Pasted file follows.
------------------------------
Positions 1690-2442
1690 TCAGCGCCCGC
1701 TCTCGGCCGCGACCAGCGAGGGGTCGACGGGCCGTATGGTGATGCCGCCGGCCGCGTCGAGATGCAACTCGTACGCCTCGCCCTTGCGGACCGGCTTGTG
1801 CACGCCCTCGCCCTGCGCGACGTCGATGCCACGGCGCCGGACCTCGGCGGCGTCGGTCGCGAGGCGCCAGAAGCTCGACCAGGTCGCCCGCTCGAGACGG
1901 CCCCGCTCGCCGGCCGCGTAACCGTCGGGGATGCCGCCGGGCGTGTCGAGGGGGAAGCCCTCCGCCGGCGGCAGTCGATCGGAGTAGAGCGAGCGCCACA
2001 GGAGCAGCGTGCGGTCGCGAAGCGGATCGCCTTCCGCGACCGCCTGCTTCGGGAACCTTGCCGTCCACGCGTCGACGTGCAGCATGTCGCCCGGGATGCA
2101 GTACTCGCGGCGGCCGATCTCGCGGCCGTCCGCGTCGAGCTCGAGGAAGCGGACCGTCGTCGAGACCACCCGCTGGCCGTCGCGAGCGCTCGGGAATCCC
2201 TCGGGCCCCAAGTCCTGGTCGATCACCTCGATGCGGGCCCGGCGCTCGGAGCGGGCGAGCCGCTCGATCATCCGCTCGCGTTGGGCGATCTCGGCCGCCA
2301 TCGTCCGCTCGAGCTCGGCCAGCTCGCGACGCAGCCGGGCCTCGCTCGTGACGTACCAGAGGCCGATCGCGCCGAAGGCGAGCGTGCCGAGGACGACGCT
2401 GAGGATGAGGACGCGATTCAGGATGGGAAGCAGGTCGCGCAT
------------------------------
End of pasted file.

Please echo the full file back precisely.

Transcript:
Positions 1690-2442
1690 TCAGCGCCCGC
1701 TCTCGGCCGCGACCAGCGAGGGGTCGACGGGCCGTATGGTGATGCCGCCGGCCGCGTCGAGATGCAACTCGTACGCCTCGCCCTTGCGGACCGGCTTGTG
1801 CACGCCCTCGCCCTGCGCGACGTCGATGCCACGGCGCCGGACCTCGGCGGCGTCGGTCGCGAGGCGCCAGAAGCTCGACCAGGTCGCCCGCTCGAGACGG
1901 CCCCGCTCGCCGGCCGCGTAACCGTCGGGGATGCCGCCGGGCGTGTCGAGGGGGAAGCCCTCCGCCGGCGGCAGTCGATCGGAGTAGAGCGAGCGCCACA
2001 GGAGCAGCGTGCGGTCGCGAAGCGGATCGCCTTCCGCGACCGCCTGCTTCGGGAACCTTGCCGTCCACGCGTCGACGTGCAGCATGTCGCCCGGGATGCA
2101 GTACTCGCGGCGGCCGATCTCGCGGCCGTCCGCGTCGAGCTCGAGGAAGCGGACCGTCGTCGAGACCACCCGCTGGCCGTCGCGAGCGCTCGGGAATCCC
2201 TCGGGCCCCAAGTCCTGGTCGATCACCTCGATGCGGGCCCGGCGCTCGGAGCGGGCGAGCCGCTCGATCATCCGCTCGCGTTGGGCGATCTCGGCCGCCA
2301 TCGTCCGCTCGAGCTCGGCCAGCTCGCGACGCAGCCGGGCCTCGCTCGTGACGTACCAGAGGCCGATCGCGCCGAAGGCGAGCGTGCCGAGGACGACGCT
2401 GAGGATGAGGACGCGATTCAGGATGGGAAGCAGGTCGCGCAT